I received a reply from our Mormon defending friend. You can see my response to the original email here.
A tactic I’ve noticed that seems to be more common among amateur Mormon apologists is “denialism.” I discuss any controversial topics, at least I didn’t think so. I simply restated common Mormon beliefs in an unflattering way. However, this person has denied that many of the topics I mentioned are actual Mormon teachings. And he continues to deny it even after the evidence is presented in the form of direct quotes from Mormon “prophets.”
Here is a continuation of the discussion.
I notice that you didn’t say whether or not YOU believe God was once a man.
my answer to that is that i have no definitive answer and i love god and accept him as he is.
And here I thought you were just avoiding the subject. Since you don’t have an opinion on the matter, does that mean you question the truthfulness of the teachings of Joseph Smith Jr, Brigham Young, Spencer W. Kimball, Orsen Pratt, and Lorenzo Snow?
Some pretty important members of the Mormon religion have expressed this as true. Perhaps you’ve heard of a few of these people:
If a historical tidbit seems inflammatory, we should read it in context with the time, setting, and conditions under which it was said.
I never said the belief was inflammatory, only that it was a Mormon belief. If you disagree that this is a Mormon teaching, please explain why. I provided quotes from 4 Mormon prophets, 1 Apostle and a member of the council of the seventy to support my claim.So far all you’ve done is
So far all you’ve done is say the quotes need to be taken “in context” (implying that I have somehow taken the quotes out of context), but you have failed to provide the correct context or clarify the actual meaning of the quotes I provided.When Brigham Young says ”
When Brigham Young says “He [God] is our Father–the Father of our spirits, and was once a man in mortal flesh as we are,” what possible context could that be read to make it mean anything other than that God was once a man?
Many of Jesus’s own statements could appear inflammatory when taken out of their cultural and historical setting. Examples are when Jesus is preaching to “resist not evil” (Matt. 5:39), or when Jesus is being led by Satan (Matt. 4:5), or advising others to eat flesh or drink blood (Matt. 26:26-28). If the perfect master’s teachings can be made to appear preposterous when taken out of context, how much easier would it be to ridicule his imperfect servants’ statements?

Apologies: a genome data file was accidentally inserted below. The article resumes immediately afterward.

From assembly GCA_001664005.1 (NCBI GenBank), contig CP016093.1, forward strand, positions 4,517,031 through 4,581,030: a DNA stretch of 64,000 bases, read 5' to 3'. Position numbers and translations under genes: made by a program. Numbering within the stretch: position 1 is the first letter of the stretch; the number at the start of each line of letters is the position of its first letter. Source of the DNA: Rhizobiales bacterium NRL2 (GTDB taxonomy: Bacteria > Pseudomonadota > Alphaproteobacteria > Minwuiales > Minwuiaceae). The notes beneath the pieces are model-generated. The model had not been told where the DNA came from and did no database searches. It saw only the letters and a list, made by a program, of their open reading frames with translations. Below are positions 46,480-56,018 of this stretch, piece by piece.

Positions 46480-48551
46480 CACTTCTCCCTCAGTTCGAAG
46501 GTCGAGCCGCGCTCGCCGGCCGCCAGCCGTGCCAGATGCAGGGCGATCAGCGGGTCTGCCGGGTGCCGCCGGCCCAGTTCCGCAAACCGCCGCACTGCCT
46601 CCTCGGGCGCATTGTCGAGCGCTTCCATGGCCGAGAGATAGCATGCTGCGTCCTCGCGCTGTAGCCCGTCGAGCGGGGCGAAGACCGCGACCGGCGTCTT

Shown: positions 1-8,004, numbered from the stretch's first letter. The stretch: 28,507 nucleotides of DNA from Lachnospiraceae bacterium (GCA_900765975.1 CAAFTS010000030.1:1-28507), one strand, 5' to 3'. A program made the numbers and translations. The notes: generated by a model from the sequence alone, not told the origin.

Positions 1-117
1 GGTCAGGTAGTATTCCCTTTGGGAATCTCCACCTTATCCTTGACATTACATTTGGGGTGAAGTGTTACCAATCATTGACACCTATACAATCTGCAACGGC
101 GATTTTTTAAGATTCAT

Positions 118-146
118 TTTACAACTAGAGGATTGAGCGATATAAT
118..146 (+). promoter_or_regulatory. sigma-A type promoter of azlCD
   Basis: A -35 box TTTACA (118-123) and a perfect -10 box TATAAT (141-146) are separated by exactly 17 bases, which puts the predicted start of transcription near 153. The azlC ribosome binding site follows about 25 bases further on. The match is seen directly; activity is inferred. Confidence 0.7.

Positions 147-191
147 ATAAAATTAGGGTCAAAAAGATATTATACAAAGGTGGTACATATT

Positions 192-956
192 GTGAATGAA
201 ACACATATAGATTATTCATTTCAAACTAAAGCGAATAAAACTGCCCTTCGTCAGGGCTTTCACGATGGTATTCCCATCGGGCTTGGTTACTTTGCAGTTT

Are you saying that you shouldn’t resist evil? Or that any other of Jesus’ teachings are wrong? If not, I don’t understand why you would use this example.You’re claiming that I have taken the quotes about God being a former man out of context and that I have somehow perverted the meaning, then you use Jesus’ teaching of “resist not evil” as an example. Please explain the correct context for each quote, and why they should be taken to mean anything other than exactly what they say.
You’re claiming that I have taken the quotes about God being a former man out of context and that I have somehow perverted the meaning, then you use Jesus’ teaching of “resist not evil” as an example. Please explain the correct context for each quote I provided, and explain why they should be taken to mean anything other than exactly what they say.
In addition to which, Joseph Smith once said: “This morning I visited with a brother and sister from Michigan, who thought that a prophet is always a prophet; but I told them that a prophet was a prophet only when he was acting as such” (History of the Church, Vol. 5, p. 265). Prophets, express personal and private views on many topics, including doctrine. These comments, if they are out of harmony with revealed scripture, can be rejected. Certainly, they are not doctrinally binding comments.
Are the sermons given by the “Prophet, Seer, and Revelator” of the Mormon church during General Conferences (which are translated into multiple languages and transmitted via satellite to church members all around the world) simply “private views?” Or is he “acting as” the prophet at that time?One of the quotes I provided was from a speech given by Spencer W. Kimball during the priesthood session of General Conference in 1977. Another quote was from Brigham Young as quoted in the
One of the quotes I provided was from a speech given by Spencer W. Kimball during the priesthood session of General Conference in 1977. Another quote was from Brigham Young as quoted in the Journal of Discourses, which is a collection of Conference sermons and talks. Wouldn’t giving an address to every member of the church in an official church meeting qualify as “acting as” a prophet? If not, I’m not sure what would.
If the belief that God used to be a man is not a Mormon belief, as you appear to claim, can you please provide some quote from a Mormon prophet “acting as such” clarifying this issue?
This apparent misconception about Mormon beliefs has been around for a very long time. Surely you can find one quote from someone trying to clear this up and give the “official” church opinion on the subject. (If you can find something explaining why the views expressed by Mormon Prophets during General Conference sermons should not be accepted as actual church teachings, that would also be helpful.)